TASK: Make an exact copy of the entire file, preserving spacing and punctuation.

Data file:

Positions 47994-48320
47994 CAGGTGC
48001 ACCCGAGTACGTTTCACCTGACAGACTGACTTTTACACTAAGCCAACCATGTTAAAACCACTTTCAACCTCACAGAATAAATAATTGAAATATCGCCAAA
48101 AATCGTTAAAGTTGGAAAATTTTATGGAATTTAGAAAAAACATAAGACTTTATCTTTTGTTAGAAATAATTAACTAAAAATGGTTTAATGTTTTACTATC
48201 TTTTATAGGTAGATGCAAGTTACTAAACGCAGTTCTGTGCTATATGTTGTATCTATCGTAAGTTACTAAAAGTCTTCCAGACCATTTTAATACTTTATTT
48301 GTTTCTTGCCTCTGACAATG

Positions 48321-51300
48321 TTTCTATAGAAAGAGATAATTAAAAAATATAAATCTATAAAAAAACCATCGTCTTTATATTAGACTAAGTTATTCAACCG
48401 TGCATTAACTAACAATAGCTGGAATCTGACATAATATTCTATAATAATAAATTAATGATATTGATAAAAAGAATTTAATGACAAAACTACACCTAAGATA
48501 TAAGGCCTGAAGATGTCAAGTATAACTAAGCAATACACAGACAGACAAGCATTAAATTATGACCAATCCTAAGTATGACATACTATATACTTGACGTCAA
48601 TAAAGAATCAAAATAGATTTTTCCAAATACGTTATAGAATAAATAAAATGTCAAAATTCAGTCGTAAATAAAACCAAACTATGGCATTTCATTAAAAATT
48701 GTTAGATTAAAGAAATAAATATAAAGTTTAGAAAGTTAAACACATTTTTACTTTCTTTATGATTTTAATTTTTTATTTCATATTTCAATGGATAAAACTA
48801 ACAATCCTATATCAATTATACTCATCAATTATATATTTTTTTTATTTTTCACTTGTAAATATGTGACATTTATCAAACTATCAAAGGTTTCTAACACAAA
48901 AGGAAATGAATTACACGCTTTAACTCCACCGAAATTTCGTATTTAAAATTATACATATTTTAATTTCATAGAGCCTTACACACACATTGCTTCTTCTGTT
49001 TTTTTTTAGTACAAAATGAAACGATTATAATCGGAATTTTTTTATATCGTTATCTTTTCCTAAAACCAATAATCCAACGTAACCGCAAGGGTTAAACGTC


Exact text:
Positions 47994-48320
47994 CAGGTGC
48001 ACCCGAGTACGTTTCACCTGACAGACTGACTTTTACACTAAGCCAACCATGTTAAAACCACTTTCAACCTCACAGAATAAATAATTGAAATATCGCCAAA
48101 AATCGTTAAAGTTGGAAAATTTTATGGAATTTAGAAAAAACATAAGACTTTATCTTTTGTTAGAAATAATTAACTAAAAATGGTTTAATGTTTTACTATC
48201 TTTTATAGGTAGATGCAAGTTACTAAACGCAGTTCTGTGCTATATGTTGTATCTATCGTAAGTTACTAAAAGTCTTCCAGACCATTTTAATACTTTATTT
48301 GTTTCTTGCCTCTGACAATG

Positions 48321-51300
48321 TTTCTATAGAAAGAGATAATTAAAAAATATAAATCTATAAAAAAACCATCGTCTTTATATTAGACTAAGTTATTCAACCG
48401 TGCATTAACTAACAATAGCTGGAATCTGACATAATATTCTATAATAATAAATTAATGATATTGATAAAAAGAATTTAATGACAAAACTACACCTAAGATA
48501 TAAGGCCTGAAGATGTCAAGTATAACTAAGCAATACACAGACAGACAAGCATTAAATTATGACCAATCCTAAGTATGACATACTATATACTTGACGTCAA
48601 TAAAGAATCAAAATAGATTTTTCCAAATACGTTATAGAATAAATAAAATGTCAAAATTCAGTCGTAAATAAAACCAAACTATGGCATTTCATTAAAAATT
48701 GTTAGATTAAAGAAATAAATATAAAGTTTAGAAAGTTAAACACATTTTTACTTTCTTTATGATTTTAATTTTTTATTTCATATTTCAATGGATAAAACTA
48801 ACAATCCTATATCAATTATACTCATCAATTATATATTTTTTTTATTTTTCACTTGTAAATATGTGACATTTATCAAACTATCAAAGGTTTCTAACACAAA
48901 AGGAAATGAATTACACGCTTTAACTCCACCGAAATTTCGTATTTAAAATTATACATATTTTAATTTCATAGAGCCTTACACACACATTGCTTCTTCTGTT
49001 TTTTTTTAGTACAAAATGAAACGATTATAATCGGAATTTTTTTATATCGTTATCTTTTCCTAAAACCAATAATCCAACGTAACCGCAAGGGTTAAACGTC